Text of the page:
Electronics > FPGA

Xilinx Zynq 7000 Sample Request

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diyaudio:
I'm looking at doing a another diy project project next year, I always had my eye on the Xilinx Zynq 7000 series, however I'm curious do Xilinx  even sample them ?

julianhigginson:
I'm not aware of them sampling much, beyond brand new silicon to huge customers.... but if you have a relationship with your distributor,  wouldn't hurt to ask...

of course, there are all bga parts that will need a DDR3 RAM layout to actually live up to the whole point of having them...  so to evaluate the use of a zynq in pretty much any design it would be faster and cheaper to find an appropriate zynq eval board, that has the connectivity to add whatever other custom things you want, and prototype from there....

ebclr:
No they don't sample, for simple mortals only fortune 500 can do this, i already have tried without success, they want to sell it, and is more expensive than boards with the zinc on board, the easiest way to have a Zinc is buying a Parallella Board

https://www.parallella.org/board/

Howardlong:
I agree, it's definitely a non-trivial exercise to get a Zynq running.

Much as it leaves a lot to be desired as a test instrument and mid-level deveopment, the Red Pitaya is the least worst option I've encountered in terms of a reasonable cost development and proof of concept platform for the Zynq. The hardware is reasonably sound, it's just the nonsense around the documentation, much of which is out of date, and the way they try to monetize it by selling half baked apps.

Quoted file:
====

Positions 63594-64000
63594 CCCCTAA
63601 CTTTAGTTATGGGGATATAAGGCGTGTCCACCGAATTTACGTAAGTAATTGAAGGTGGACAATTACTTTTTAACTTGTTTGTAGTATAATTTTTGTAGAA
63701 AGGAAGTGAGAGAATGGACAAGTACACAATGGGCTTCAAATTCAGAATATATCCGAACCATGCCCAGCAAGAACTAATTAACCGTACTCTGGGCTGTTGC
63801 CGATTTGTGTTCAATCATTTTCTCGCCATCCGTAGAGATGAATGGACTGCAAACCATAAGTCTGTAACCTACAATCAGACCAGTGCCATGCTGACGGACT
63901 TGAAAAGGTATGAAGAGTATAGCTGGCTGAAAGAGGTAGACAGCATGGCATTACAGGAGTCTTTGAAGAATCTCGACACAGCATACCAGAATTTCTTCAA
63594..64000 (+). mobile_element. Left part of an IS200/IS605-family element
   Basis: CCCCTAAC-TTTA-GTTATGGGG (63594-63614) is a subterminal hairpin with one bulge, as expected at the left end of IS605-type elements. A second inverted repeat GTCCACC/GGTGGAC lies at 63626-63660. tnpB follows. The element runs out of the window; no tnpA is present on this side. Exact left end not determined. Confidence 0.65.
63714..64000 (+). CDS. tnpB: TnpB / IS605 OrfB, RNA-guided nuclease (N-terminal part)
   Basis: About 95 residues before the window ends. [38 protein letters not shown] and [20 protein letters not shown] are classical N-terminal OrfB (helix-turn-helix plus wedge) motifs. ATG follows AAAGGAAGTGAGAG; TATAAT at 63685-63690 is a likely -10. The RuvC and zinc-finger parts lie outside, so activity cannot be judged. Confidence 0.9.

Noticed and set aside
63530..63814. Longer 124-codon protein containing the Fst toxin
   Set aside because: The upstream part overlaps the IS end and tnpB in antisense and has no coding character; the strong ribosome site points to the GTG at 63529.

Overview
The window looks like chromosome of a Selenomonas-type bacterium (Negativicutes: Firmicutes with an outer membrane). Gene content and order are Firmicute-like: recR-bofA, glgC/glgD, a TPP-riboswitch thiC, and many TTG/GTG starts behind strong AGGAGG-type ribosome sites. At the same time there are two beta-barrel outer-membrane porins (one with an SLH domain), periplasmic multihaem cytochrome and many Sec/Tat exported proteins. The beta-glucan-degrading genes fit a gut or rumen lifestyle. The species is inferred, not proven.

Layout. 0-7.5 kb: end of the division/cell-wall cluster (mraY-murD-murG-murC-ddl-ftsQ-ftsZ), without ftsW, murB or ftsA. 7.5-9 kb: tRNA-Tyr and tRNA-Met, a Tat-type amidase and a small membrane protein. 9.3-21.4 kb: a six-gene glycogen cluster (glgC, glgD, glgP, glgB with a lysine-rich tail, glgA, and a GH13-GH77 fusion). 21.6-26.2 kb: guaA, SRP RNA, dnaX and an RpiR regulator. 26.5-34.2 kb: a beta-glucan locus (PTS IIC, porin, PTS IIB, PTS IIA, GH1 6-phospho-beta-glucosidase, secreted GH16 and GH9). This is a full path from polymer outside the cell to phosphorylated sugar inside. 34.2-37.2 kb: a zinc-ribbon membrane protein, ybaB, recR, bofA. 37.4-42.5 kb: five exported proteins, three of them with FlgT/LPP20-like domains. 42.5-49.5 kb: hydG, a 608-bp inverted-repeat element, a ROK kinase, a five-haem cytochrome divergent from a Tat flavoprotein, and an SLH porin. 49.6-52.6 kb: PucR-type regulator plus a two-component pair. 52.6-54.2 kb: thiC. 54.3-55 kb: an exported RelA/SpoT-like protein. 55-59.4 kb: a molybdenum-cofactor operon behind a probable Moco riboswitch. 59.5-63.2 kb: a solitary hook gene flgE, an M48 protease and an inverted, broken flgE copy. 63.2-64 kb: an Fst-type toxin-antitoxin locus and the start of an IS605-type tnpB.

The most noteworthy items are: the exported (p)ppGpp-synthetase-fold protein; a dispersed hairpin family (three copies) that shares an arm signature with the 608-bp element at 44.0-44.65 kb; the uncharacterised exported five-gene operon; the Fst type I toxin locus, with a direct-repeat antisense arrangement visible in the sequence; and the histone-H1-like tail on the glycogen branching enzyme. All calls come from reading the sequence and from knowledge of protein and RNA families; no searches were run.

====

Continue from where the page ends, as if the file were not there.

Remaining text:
Remember that this is an application processor plus FPGA, so typically you'll probably choose to get Linux running on it, which in itself is a significant project if doing it from scratch. For the project I used it on, we use Red Pitaya boards directly with our own hardware (frequency agile RF quadrature up and down converters). It's very low volume so we'd be nuts to spend months getting our own board working.

Another board I tried was the Zybo, which has a tutorial book http://www.zynqbook.com/downloads/The_Zynq_Book_Tutorials_Aug_15.pdf but I found it was geared towards ticking a few course boxes for students rather than getting you to a position where you could realistically do something with it on your own.

julianhigginson:
there's more and more zynq options now. the trick is you probably want a 7020 unless your FPGA fabric needs are really low... so that cuts out all the cheapest zynq board options for a general play about platform....

One good low cost solution, depending on your io needs is the new pynq board (released yet?) from digilent. which is an arduino format thing with a pretty good 7020 part. basically it's their older arty board but upgraded to a zynq from the original artix7 part.

there's a crowd funded zynq som that just had disaster after disaster but stool might come through... snickerdoodle. looks good if they can ever make it.

there's also a Chinese option that's available to get now, and seems pretty solid (my friend is using it) it's in a raspberry pi format, but has two reasonably high density connectors at the bottom for plugging into a board of your own design with whatever you need attached. they also sell a more generic som that you can use.... I'm on my phone, so can't get the links right now but will try to do that later.

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